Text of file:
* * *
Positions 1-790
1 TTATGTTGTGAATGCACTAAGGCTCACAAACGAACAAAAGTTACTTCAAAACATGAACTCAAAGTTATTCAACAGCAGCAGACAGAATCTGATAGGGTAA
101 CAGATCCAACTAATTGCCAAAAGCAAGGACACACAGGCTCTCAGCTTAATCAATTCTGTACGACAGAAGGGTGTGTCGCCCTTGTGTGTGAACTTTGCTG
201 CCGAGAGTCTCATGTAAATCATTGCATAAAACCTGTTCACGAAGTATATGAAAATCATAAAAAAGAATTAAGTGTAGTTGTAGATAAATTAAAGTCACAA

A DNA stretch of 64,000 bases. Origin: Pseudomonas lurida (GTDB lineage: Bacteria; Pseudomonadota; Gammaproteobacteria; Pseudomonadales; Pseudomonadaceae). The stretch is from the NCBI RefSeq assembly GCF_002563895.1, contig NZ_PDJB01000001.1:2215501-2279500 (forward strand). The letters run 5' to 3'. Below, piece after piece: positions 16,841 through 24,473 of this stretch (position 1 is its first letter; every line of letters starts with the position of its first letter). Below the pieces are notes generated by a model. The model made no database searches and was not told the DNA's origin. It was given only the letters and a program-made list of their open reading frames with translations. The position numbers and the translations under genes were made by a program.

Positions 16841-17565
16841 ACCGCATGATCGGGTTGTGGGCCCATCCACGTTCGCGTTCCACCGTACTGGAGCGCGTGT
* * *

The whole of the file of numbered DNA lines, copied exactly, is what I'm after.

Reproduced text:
Positions 1-790
1 TTATGTTGTGAATGCACTAAGGCTCACAAACGAACAAAAGTTACTTCAAAACATGAACTCAAAGTTATTCAACAGCAGCAGACAGAATCTGATAGGGTAA
101 CAGATCCAACTAATTGCCAAAAGCAAGGACACACAGGCTCTCAGCTTAATCAATTCTGTACGACAGAAGGGTGTGTCGCCCTTGTGTGTGAACTTTGCTG
201 CCGAGAGTCTCATGTAAATCATTGCATAAAACCTGTTCACGAAGTATATGAAAATCATAAAAAAGAATTAAGTGTAGTTGTAGATAAATTAAAGTCACAA

A DNA stretch of 64,000 bases. Origin: Pseudomonas lurida (GTDB lineage: Bacteria; Pseudomonadota; Gammaproteobacteria; Pseudomonadales; Pseudomonadaceae). The stretch is from the NCBI RefSeq assembly GCF_002563895.1, contig NZ_PDJB01000001.1:2215501-2279500 (forward strand). The letters run 5' to 3'. Below, piece after piece: positions 16,841 through 24,473 of this stretch (position 1 is its first letter; every line of letters starts with the position of its first letter). Below the pieces are notes generated by a model. The model made no database searches and was not told the DNA's origin. It was given only the letters and a program-made list of their open reading frames with translations. The position numbers and the translations under genes were made by a program.

Positions 16841-17565
16841 ACCGCATGATCGGGTTGTGGGCCCATCCACGTTCGCGTTCCACCGTACTGGAGCGCGTGT